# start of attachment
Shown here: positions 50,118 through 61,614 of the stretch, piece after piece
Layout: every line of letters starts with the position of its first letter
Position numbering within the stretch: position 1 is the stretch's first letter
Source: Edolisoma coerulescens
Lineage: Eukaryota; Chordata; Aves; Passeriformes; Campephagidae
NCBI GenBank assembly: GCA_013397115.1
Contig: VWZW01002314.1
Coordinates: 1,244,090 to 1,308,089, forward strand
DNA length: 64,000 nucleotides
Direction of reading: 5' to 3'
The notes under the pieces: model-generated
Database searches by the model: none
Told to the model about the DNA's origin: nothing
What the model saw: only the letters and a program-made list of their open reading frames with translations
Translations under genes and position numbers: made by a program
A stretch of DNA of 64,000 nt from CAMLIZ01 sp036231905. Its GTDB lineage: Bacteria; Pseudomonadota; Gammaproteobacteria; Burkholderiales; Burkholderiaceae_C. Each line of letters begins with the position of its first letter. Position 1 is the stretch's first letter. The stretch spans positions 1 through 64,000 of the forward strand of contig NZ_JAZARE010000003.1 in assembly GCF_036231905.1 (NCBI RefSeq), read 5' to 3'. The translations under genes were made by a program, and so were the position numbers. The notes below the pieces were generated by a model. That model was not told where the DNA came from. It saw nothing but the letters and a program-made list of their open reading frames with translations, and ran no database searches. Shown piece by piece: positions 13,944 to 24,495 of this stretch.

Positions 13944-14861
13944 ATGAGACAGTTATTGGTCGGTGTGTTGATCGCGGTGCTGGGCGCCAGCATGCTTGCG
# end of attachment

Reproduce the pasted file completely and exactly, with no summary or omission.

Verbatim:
Shown here: positions 50,118 through 61,614 of the stretch, piece after piece
Layout: every line of letters starts with the position of its first letter
Position numbering within the stretch: position 1 is the stretch's first letter
Source: Edolisoma coerulescens
Lineage: Eukaryota; Chordata; Aves; Passeriformes; Campephagidae
NCBI GenBank assembly: GCA_013397115.1
Contig: VWZW01002314.1
Coordinates: 1,244,090 to 1,308,089, forward strand
DNA length: 64,000 nucleotides
Direction of reading: 5' to 3'
The notes under the pieces: model-generated
Database searches by the model: none
Told to the model about the DNA's origin: nothing
What the model saw: only the letters and a program-made list of their open reading frames with translations
Translations under genes and position numbers: made by a program
A stretch of DNA of 64,000 nt from CAMLIZ01 sp036231905. Its GTDB lineage: Bacteria; Pseudomonadota; Gammaproteobacteria; Burkholderiales; Burkholderiaceae_C. Each line of letters begins with the position of its first letter. Position 1 is the stretch's first letter. The stretch spans positions 1 through 64,000 of the forward strand of contig NZ_JAZARE010000003.1 in assembly GCF_036231905.1 (NCBI RefSeq), read 5' to 3'. The translations under genes were made by a program, and so were the position numbers. The notes below the pieces were generated by a model. That model was not told where the DNA came from. It saw nothing but the letters and a program-made list of their open reading frames with translations, and ran no database searches. Shown piece by piece: positions 13,944 to 24,495 of this stretch.

Positions 13944-14861
13944 ATGAGACAGTTATTGGTCGGTGTGTTGATCGCGGTGCTGGGCGCCAGCATGCTTGCG